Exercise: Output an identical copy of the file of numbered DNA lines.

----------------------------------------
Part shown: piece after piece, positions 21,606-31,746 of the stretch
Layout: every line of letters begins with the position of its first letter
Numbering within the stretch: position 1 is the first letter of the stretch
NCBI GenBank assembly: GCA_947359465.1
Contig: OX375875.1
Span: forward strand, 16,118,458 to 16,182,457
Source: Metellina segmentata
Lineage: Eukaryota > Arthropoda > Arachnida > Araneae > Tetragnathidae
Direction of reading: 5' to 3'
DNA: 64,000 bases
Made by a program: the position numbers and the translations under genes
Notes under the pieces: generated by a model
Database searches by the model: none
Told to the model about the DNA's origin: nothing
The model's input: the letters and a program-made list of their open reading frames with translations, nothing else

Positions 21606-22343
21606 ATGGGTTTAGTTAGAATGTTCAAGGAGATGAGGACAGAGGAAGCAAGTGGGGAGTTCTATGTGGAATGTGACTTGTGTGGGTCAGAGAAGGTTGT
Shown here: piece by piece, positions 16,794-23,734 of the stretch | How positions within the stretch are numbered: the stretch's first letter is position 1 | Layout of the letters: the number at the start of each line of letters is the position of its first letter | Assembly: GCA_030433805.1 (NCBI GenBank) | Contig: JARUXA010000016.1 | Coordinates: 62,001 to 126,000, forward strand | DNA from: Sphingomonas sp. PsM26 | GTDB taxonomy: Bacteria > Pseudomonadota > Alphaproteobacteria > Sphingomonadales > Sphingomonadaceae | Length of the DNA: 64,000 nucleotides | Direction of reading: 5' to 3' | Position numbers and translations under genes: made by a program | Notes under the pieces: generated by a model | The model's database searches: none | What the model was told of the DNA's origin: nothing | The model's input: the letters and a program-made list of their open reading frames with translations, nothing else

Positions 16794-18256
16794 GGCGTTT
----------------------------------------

Part shown: piece after piece, positions 21,606-31,746 of the stretch
Layout: every line of letters begins with the position of its first letter
Numbering within the stretch: position 1 is the first letter of the stretch
NCBI GenBank assembly: GCA_947359465.1
Contig: OX375875.1
Span: forward strand, 16,118,458 to 16,182,457
Source: Metellina segmentata
Lineage: Eukaryota > Arthropoda > Arachnida > Araneae > Tetragnathidae
Direction of reading: 5' to 3'
DNA: 64,000 bases
Made by a program: the position numbers and the translations under genes
Notes under the pieces: generated by a model
Database searches by the model: none
Told to the model about the DNA's origin: nothing
The model's input: the letters and a program-made list of their open reading frames with translations, nothing else

Positions 21606-22343
21606 ATGGGTTTAGTTAGAATGTTCAAGGAGATGAGGACAGAGGAAGCAAGTGGGGAGTTCTATGTGGAATGTGACTTGTGTGGGTCAGAGAAGGTTGT
Shown here: piece by piece, positions 16,794-23,734 of the stretch | How positions within the stretch are numbered: the stretch's first letter is position 1 | Layout of the letters: the number at the start of each line of letters is the position of its first letter | Assembly: GCA_030433805.1 (NCBI GenBank) | Contig: JARUXA010000016.1 | Coordinates: 62,001 to 126,000, forward strand | DNA from: Sphingomonas sp. PsM26 | GTDB taxonomy: Bacteria > Pseudomonadota > Alphaproteobacteria > Sphingomonadales > Sphingomonadaceae | Length of the DNA: 64,000 nucleotides | Direction of reading: 5' to 3' | Position numbers and translations under genes: made by a program | Notes under the pieces: generated by a model | The model's database searches: none | What the model was told of the DNA's origin: nothing | The model's input: the letters and a program-made list of their open reading frames with translations, nothing else

Positions 16794-18256
16794 GGCGTTT